Richard Davis captured under the Hulme Archway. Credit - Makenna Ali

Famous photographer Richard Davis shares his fascination with Hulme

Sat in a coffee shop in Hulme famous photographer Richard Davis shares the story behind his Hulme photography collection book which documents the inner-city area from the 1980s to the 1990s.

Richard Davis is a British born in Birmingham photographer and social documentary based in the North. He is known for his famous Hulme photographs. Richard explains this year is his 40th anniversary of picking up a camera, “It’s really dominated my life and I just fell in love with it”.

Richard has always been interested in the arts, music, and cinema. He wanted to be a painter but unfortunately for him he was not good at painting or drawing. He then gravitated towards which he thought was the next best thing.

Richard shares in the 80s a choice had to be made between black and white or colour, and he was living in a black and white world. His favourite black and white films are Wim Wenders Wings of Desire and Down by Law Jim Jarmusch. He says: “They were both cinematic in terms of wide angled, vast expansive compositions. I drifted into photography to replicate that cinematic feel in my photography”.

Richard’s Fascination with Hulme

Richard moved to Manchester when his was 22 into Manchester Polytechnic’s (now Manchester Met) Cavendish Halls overlooking Hulme. He explains he was warned by the university not to go into Hulme which is ironic because now most of the university’s student accommodation is in Hulme.

Richard moved because of ‘Madchester’ music scene. One band that convinced him to move was Joy Division, an English rock band formed in Salford in 1976. Joy Division links to Hulme, he says: “There is a photograph that really got me going with photography. It’s Joy Division on a snowy Hulme Bridge. It’s a desolate landscape taken by Kevin Cummins in 1989”.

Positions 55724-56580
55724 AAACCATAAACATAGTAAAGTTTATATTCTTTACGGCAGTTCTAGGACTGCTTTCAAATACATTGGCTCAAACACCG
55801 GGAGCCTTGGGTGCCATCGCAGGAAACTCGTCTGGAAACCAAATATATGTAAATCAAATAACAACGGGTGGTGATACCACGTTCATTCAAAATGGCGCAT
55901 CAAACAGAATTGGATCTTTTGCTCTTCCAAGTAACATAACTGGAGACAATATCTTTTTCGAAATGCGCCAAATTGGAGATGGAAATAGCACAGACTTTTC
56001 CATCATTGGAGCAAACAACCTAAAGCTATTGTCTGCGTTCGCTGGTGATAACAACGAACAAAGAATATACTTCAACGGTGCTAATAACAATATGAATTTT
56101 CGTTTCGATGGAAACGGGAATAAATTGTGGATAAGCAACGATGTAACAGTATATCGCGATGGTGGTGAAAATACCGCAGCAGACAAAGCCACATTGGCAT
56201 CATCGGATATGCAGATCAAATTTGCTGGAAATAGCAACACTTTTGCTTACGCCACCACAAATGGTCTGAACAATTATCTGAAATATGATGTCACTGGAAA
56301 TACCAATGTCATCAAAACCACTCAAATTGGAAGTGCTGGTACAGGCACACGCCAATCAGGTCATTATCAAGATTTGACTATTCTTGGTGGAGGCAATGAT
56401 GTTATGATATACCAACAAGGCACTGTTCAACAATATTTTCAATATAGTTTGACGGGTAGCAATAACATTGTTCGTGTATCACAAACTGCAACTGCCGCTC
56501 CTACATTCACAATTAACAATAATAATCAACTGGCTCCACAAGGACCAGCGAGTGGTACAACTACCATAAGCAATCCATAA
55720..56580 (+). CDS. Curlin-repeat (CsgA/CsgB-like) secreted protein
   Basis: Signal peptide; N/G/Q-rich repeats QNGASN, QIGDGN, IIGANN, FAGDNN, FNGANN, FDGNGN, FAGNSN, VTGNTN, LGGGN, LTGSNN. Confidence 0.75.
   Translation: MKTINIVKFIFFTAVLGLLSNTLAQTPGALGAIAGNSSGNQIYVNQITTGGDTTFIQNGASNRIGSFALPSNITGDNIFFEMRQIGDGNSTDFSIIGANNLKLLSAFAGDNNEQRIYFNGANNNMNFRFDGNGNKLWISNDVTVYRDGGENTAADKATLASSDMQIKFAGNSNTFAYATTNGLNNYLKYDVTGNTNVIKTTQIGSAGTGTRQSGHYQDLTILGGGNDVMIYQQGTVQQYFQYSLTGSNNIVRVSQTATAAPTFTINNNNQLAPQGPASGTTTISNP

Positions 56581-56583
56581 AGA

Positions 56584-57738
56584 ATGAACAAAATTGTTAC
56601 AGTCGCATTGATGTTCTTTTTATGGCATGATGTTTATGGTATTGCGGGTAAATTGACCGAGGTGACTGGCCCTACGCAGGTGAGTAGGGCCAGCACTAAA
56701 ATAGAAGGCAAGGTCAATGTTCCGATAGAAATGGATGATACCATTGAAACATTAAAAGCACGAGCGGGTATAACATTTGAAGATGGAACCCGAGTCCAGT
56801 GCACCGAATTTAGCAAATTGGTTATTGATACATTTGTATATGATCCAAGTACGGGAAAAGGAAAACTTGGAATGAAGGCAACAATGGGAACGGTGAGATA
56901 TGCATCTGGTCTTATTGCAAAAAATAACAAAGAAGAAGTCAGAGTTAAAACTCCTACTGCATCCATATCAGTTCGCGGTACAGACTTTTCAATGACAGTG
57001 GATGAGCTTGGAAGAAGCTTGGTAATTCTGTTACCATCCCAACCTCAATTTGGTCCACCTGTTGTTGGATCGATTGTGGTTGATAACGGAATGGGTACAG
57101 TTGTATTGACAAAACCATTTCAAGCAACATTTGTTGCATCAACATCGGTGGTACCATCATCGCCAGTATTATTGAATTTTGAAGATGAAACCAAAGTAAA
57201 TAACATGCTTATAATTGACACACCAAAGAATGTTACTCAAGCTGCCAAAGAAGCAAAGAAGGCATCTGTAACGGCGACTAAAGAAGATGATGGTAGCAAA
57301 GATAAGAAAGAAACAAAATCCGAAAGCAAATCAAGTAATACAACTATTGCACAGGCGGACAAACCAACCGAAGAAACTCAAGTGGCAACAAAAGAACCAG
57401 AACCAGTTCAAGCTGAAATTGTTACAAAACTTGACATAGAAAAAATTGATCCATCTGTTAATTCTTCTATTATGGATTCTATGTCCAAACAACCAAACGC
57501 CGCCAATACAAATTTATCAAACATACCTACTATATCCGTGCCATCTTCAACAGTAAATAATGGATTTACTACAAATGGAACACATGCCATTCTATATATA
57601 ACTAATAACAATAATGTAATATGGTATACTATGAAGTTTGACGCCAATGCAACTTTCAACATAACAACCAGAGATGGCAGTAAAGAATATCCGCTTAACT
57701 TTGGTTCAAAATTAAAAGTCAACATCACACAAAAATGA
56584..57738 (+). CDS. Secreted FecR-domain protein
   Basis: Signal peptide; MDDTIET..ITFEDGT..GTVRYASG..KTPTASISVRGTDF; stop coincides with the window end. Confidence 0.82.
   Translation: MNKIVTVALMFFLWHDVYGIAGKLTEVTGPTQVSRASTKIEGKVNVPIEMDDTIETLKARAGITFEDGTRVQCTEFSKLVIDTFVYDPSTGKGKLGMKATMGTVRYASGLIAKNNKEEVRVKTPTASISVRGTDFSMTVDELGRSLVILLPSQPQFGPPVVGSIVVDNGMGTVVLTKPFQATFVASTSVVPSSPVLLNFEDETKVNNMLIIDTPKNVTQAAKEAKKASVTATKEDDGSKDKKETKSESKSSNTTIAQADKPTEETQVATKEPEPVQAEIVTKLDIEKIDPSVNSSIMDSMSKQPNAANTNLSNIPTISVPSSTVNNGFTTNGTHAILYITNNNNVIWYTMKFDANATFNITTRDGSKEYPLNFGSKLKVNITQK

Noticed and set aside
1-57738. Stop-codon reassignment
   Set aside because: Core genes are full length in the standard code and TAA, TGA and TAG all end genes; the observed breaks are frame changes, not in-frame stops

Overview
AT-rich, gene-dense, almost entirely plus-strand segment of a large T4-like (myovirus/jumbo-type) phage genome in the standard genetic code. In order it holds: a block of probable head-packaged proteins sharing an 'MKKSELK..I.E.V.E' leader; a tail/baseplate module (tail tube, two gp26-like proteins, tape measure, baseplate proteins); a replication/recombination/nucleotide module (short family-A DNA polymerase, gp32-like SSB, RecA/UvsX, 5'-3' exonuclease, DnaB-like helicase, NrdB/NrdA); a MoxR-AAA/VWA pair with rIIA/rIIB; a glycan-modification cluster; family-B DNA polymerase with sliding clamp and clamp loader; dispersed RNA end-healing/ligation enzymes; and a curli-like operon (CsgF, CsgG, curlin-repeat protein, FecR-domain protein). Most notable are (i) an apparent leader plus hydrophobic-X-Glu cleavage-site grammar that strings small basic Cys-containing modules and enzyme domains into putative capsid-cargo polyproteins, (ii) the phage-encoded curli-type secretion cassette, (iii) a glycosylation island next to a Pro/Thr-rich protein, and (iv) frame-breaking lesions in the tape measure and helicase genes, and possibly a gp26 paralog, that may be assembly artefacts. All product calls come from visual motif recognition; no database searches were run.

Richard’s first night out was in the city centre to see AC Temple. He says, “Every person I met that night lived in Hulme or had a connection with Hulme. Combine that with Joy Division. I just knew how important Hulme was going to be for me and Manchester”.

“There is something magical and mystical going on in Hulme”

Photographer, Richard Davis

Richard got invited to two pubs in the heart of Hulme to see various bands play. Once it was known he was a photographer within about three or four months he got offered a squat in Hulme.

Film photography was not like how it is now. There was no mobile phones or digital cameras, Richard describes it as “purely chemistry”. He moved from the hall residence and into the heart of Hulme where he set up his dark room. That’s where he photographed the likes of Steve Coogan, Caroline Aherne, John Thompson and Lemn Sissay.

The three versions of Hulme

Richard always knew Hulme is different, “What I’ve loved about my relationship with Hulme, doing photographs and having my book out is just what a unique place Hulme. I can’t think of any other place in the UK that has had three different versions in just a 50-year period”.

A lot of photographers have documented Hulme over the years. Shirley Baker photographed the first version of Hulme which is like the terrace streets. She documented the time just before they were knocked down to build the Hulme crescents which Richard lived in.

The second version of Hulme was photographed by Richard as he captured the rawness of Hulme in the 1980s

The third version of Hulme is present-day Hulme.

Hulme 1980s – 90s by Richard Davis

Richard took many photographs in the late 1980s, but unfortunately everything has been refurbished. He says, “Everything I have photographed, gone. If I had known this, I would’ve taken even more photos”.

British Culture Archive published photos of the second version of Hulme without knowing Richard is the photographer. When Richard reached out, British Culture Archive did a feature piece on him which lead to the publication of his photographs. Café Royal Books, a photographic book publisher got in touch and was keen to have his work published.

Hulme 1980s to 1990 by Richard Davis. Credit – Richard Davis

Richard still photographs in Hulme. He shares, “I will always be photographing Hulme because it gave me a gift”. He feels as if he owes Hulme stating: “I know I was lucky with Hulme. It’s always going to play a part in my story wherever I go. Hulme is close to the centre of everything I do. Hulme is a part of me”.

“Till my dying day I will always have some connection with Hulme, and I will always be photographing here”

Photographer, Richard Davis

Richard’s book, Hulme 1980s – 90s is now on its second print. Buy a copy online or pick up your copy at the Hulme Community Garden Centre